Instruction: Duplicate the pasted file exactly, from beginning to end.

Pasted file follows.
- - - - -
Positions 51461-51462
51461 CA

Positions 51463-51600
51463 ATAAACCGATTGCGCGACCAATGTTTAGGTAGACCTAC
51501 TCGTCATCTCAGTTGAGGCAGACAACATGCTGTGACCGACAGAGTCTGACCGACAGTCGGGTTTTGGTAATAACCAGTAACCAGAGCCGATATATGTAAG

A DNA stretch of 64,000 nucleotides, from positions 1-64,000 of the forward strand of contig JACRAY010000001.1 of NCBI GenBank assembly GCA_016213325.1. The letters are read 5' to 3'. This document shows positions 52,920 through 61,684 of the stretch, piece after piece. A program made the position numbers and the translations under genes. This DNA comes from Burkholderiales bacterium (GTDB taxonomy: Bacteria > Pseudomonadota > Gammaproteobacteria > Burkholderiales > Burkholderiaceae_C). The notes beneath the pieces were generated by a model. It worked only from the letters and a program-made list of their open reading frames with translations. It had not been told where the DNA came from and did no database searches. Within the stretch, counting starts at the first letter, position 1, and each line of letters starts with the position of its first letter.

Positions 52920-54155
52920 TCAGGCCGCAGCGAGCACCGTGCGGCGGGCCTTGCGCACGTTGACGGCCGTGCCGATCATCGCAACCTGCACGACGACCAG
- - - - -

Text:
Positions 51461-51462
51461 CA

Positions 51463-51600
51463 ATAAACCGATTGCGCGACCAATGTTTAGGTAGACCTAC
51501 TCGTCATCTCAGTTGAGGCAGACAACATGCTGTGACCGACAGAGTCTGACCGACAGTCGGGTTTTGGTAATAACCAGTAACCAGAGCCGATATATGTAAG

A DNA stretch of 64,000 nucleotides, from positions 1-64,000 of the forward strand of contig JACRAY010000001.1 of NCBI GenBank assembly GCA_016213325.1. The letters are read 5' to 3'. This document shows positions 52,920 through 61,684 of the stretch, piece after piece. A program made the position numbers and the translations under genes. This DNA comes from Burkholderiales bacterium (GTDB taxonomy: Bacteria > Pseudomonadota > Gammaproteobacteria > Burkholderiales > Burkholderiaceae_C). The notes beneath the pieces were generated by a model. It worked only from the letters and a program-made list of their open reading frames with translations. It had not been told where the DNA came from and did no database searches. Within the stretch, counting starts at the first letter, position 1, and each line of letters starts with the position of its first letter.

Positions 52920-54155
52920 TCAGGCCGCAGCGAGCACCGTGCGGCGGGCCTTGCGCACGTTGACGGCCGTGCCGATCATCGCAACCTGCACGACGACCAG